– During the corona crisis, people shop more online, and many are waiting for more packages, we also become more vulnerable to this type of fraud, Grav explains.
She explains that you can get an e-mail from what is apparently Posten Norge, where it says that you have an outstanding amount for shipping a package you have ordered. You will be asked to pay an amount of 20 kroner.
– Once you have entered your card information and proceeded to confirm the payment by SMS or BankID, the amount changes. The amount is usually 10,000-30,000 kroner, says Grav.
– It is very scary, because many do not check that the amount is correct until they confirm the payment. Instead of being charged for 20 kroner, they lose many thousands of kroner, she points out.
3. Request for private information
Grav encourages you to contact the bank for guidance if you are unsure of a payment or an e-mail you receive.
There are more ways to be scammed than the two points mentioned. Many people are scammed by providing private / sensitive information that can be exploited in various ways by the scammers.
– If you receive an e-mail or an SMS, you must consider what information is requested. Do not give out card or BankID information. A simple check is to ask yourself if this is a message you expect. If not, be critical, says Fjeldvær.
If you have been so unlucky and given information you should not share further, call the bank immediately, encourages both Fjeldvær and Grav.
– Then we can block both cards and BankID, and can prevent further abuse, says Fjeldvær.
– Also remember that no one knows the passwords of your BankID on mobile. Neither BankID, the bank or others. If someone calls and reads out the words you see on your phone it is a scammer. Therefore, hang up, he points out.
This is how you are selected
But how exactly are YOU selected by the scammers. Is it coincidence, or have the scammers planned to try to trick you?
– We think the scammers look in the Brønnøysund register and look at changes in various companies. For example, if a new chairman of the board has arrived, they direct it to him / her, because they think that he / she would like to have access to the company’s account, says Fjeldvær in DNB.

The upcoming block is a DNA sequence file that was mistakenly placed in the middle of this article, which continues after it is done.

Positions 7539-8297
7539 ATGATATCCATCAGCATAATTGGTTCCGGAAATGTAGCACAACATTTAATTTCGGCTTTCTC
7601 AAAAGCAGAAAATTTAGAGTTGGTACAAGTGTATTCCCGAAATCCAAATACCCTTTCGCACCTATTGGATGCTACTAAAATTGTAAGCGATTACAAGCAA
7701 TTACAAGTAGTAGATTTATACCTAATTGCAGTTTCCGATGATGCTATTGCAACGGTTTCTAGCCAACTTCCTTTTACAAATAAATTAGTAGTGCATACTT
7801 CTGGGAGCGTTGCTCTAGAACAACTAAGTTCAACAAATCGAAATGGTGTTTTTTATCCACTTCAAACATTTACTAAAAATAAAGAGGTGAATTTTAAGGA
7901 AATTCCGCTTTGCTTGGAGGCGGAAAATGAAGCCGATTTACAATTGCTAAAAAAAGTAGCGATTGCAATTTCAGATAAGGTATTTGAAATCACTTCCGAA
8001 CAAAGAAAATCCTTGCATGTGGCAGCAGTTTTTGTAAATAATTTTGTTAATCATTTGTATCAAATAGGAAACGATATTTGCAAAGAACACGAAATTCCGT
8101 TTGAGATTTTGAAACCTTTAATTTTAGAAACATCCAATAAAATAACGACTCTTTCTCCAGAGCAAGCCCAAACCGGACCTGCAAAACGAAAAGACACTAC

He encourages you to be more attentive and careful.
– Be critical of information in text messages or emails. Instead, call the customer center for what appears to be the sender, and get a clarification before giving away information, he says.
Read also: The authorities fight back against false text messages
This weekend, DNB also issued a warning that customers are being tried for fraud via an e-mail in which the major bank appears as the sender, and customers are informed that accounts / cards have been deactivated. To gain access again, they must click on a link and log in to the account, it says.
Home office increases the risk
8 percent of all people between the ages of 15 and 74 said in July that they had been exposed to financial fraud during the past year, NTB wrote in September.
NorSIS conducted the survey, and it showed that more than 300,000 people had been defrauded in a way that had financial consequences. In the age group 15 to 34 years, the proportion who have gained such animal-bought experience in the last year is even higher – as much as 15 per cent.
Home office increases the risk of being cheated, which Fjeldvær also points out.
Many people sit alone without a social network or an IT employee, someone who can contribute with a reality check, for example if a slightly suspicious email should appear, where the sender’s logo may not look quite as it usually does, or the wording makes one stunned .
It is not just private individuals who are exposed. Companies also risk fraud attempts, and therefore NorSIS believes that security courses are relevant. 64 percent more employees in the Norwegian business community have ordered National Security Month’s training package in information security this year, compared with last year, NTB reported.
With companies’ equipment deployed in home offices, people’s higher threshold for responding to strange inquiries and no one to consult with, NorSIS believes that the security course this year is extra important, and wants more people involved.